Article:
The 4 Must-Haves of a Successful Web site Redesign | npENGAGE

The 4 Must-Haves of a Successful Web site Redesign

By on May 21, 2009


Our art director, Don Roach and I recently authored an article on successful web site redesigns for our monthly “Connections” newsletter. I wanted to share my thoughts here too so I apologize if this is a repeat for some of you.

Redesigning your web site can be a daunting task. But if you think it through and approach it methodically, you can make your site both beautiful and effective. You’ve probably got a deadline, you may have a budget, and of course you have stakeholders who are helping to drive the vision and will sign off on the finished product. What now?

To begin, it is critical to define exactly what you want to accomplish with this redesign.  Are you trying to raise more money online? Recruit more volunteers? Is it simply time to refresh the look-and-feel of a tired and dated web presence? Keeping your objectives in mind, let’s look at the four must-haves for a successful redesign.

1. Understanding Your Audience – By taking the time to learn about and understand your site visitors, you can be sure your web presence meets their needs so they’ll be encouraged to visit and keep returning to your site. Many organizations make the mistake of organizing their web site in a way that makes perfect sense to their staff or internal stakeholders, but is not ideal for the users of the site. You can avoid this mistake by identifying 4-5 priority audience groups for your online presence and ensuring that you provide information and pathways through your content that are specific for each group. Examples of these audience groups include donors, advocates and volunteers.

2. Strong Structure – Your content architecture should both reflect each of your priority audiences and allow you to communicate what’s most important to your organization. A strong information architecture is scalable to grow with your organization, so that you can add information to your web site over time. Ideally, you should have no more than 5-6 main navigation options available on your site, since more choices tend to overwhelm visitors. Also, the underlying structure of your content should be organized to allow you to present dynamic, audience-focused information to your visitors.

3. Compelling Design – You probably envision a beautiful, unique design for your web site, and you should definitely have one. However, a design must accomplish much more than just wowing the visitor with fancy fonts and slick photography. At the most basic level, the function of the design is to deliver your message to visitors in a fashion that is simple, clear and easy to understand. When in doubt, always refer to the objectives set at the beginning of the project and ask, “Does this design element support our goals?” In addition, the design should visually fit in neatly with all other vehicles that carry your organization’s brand forward, which include email templates, business cards, micro site branding, etc. Also, consider whether your new design can be easily maintained by your staff. An intricate, graphics-heavy design can make it impossible for your organization to quickly and easily update your site with fresh content without a full-time visual designer on staff.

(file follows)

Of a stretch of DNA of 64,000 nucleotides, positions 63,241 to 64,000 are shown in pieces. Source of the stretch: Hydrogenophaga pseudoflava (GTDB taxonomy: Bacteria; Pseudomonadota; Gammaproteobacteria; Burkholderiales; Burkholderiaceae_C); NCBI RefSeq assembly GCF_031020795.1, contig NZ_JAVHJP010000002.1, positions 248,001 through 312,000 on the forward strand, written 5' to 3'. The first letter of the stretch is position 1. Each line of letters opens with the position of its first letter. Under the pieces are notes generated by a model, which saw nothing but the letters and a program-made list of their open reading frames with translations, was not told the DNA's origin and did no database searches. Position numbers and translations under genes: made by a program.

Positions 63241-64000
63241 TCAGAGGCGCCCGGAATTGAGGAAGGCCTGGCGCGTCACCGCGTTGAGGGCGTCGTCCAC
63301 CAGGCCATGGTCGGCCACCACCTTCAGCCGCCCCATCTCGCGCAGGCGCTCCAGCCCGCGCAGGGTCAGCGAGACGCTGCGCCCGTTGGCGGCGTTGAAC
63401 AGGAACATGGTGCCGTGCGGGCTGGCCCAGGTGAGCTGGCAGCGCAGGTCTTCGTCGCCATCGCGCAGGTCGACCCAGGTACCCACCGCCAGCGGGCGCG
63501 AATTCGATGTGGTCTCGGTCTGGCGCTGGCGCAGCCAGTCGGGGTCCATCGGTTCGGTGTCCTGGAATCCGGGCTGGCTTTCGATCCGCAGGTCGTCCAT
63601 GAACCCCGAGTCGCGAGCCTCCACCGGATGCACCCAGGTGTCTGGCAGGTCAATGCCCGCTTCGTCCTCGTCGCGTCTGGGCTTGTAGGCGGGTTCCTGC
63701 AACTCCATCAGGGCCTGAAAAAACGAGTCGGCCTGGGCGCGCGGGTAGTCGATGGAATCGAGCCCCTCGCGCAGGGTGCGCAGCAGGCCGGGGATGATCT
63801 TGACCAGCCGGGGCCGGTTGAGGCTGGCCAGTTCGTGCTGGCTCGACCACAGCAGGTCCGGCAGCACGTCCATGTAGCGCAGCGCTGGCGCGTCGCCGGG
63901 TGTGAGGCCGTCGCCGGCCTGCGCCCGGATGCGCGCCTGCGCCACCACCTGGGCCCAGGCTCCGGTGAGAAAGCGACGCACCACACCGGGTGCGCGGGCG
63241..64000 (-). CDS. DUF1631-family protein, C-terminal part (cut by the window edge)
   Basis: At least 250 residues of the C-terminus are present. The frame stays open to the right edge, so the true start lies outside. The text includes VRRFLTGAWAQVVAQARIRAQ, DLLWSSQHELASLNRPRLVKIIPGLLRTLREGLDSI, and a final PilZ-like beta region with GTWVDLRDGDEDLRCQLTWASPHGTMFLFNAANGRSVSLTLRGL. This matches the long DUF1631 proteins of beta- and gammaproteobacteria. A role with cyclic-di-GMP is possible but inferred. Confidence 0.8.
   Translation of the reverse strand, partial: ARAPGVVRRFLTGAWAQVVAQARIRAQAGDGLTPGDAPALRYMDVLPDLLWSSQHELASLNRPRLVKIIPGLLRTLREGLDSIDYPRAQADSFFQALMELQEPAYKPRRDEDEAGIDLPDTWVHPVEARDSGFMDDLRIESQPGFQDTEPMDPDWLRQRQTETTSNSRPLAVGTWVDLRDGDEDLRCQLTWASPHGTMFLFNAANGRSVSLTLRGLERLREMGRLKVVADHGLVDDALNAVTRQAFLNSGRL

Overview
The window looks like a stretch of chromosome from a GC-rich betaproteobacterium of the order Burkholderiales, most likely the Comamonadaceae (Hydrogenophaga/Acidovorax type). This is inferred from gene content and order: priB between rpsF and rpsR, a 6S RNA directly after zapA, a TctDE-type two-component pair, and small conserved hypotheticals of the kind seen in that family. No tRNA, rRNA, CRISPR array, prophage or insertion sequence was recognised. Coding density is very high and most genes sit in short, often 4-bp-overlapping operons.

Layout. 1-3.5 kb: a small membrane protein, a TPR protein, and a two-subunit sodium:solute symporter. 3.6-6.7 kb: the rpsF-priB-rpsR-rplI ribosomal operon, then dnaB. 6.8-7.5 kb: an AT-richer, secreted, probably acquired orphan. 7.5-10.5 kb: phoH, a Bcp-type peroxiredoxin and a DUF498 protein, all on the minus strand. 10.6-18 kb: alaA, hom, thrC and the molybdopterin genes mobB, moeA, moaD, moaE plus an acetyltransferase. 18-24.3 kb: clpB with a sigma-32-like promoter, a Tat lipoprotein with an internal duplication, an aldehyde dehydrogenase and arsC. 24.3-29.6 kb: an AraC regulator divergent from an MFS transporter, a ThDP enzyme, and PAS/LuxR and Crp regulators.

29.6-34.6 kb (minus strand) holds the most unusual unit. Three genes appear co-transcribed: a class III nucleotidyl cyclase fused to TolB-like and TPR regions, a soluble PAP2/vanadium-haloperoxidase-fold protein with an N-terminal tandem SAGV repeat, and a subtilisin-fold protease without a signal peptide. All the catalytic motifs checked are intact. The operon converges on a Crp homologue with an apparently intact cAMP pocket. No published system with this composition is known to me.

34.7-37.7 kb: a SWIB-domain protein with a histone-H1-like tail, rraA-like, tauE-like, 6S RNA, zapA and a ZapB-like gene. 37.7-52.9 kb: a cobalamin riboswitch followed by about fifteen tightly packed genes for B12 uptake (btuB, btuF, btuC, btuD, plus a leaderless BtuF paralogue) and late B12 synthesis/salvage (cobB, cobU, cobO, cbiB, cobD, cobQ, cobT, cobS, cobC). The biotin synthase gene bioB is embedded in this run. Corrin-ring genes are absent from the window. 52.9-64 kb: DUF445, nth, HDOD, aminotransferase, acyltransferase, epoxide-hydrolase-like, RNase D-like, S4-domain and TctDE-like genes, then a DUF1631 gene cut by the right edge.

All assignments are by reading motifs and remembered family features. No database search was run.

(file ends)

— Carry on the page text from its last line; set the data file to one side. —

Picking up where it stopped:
4. Flexibility and Control of Content – Finally, you should be prepared to iterate on your site over time. Your web site will never truly be “finished,” since you’ll always be adding and updating content to evolve your web presence with your organization and your users. The platform in which you build your site should allow you and your staff to easily add, edit and archive content so you can maintain your site and keep it fresh. A content management system (CMS) will provide the content flexibility and control you’ll need while allowing you to define relationships between your content items so you can present relevant, dynamic content to your site visitors. By using a CMS, you can take your understanding of your audience, strong structure and compelling design a step further, resulting in a truly successful new online presence.

Do you have other ideas about what it takes to have a successful redesign? Feel free to share in the comments.


Lacey Kruger, principal information architect for Blackbaud, designs online properties for nonprofits that delight and inspire. Whether a full scale website, a campaign site or a peer to peer fundraising site, Lacey guides clients through a research-based and user-centered approach to design. In her 15+ years at Blackbaud, she has developed a deep understanding of nonprofit web presences. That knowledge, along with her years of experience in information design, have established her as an industry expert.

Lacey has written a Blackbaud eBook, “A Guide to the Nonprofit Web Design Process” and her article, “Designing Nonprofit Experiences: Building a UX Toolkit” was published in User Experience magazine. She has presented at industry conferences including bbcon, IA Summit and BIG Design.

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